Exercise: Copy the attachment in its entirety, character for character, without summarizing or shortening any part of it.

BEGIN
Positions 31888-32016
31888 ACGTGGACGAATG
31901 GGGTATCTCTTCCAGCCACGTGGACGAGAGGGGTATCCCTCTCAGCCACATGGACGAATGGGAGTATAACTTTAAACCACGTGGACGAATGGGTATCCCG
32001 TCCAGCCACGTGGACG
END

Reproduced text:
Positions 31888-32016
31888 ACGTGGACGAATG
31901 GGGTATCTCTTCCAGCCACGTGGACGAGAGGGGTATCCCTCTCAGCCACATGGACGAATGGGAGTATAACTTTAAACCACGTGGACGAATGGGTATCCCG
32001 TCCAGCCACGTGGACG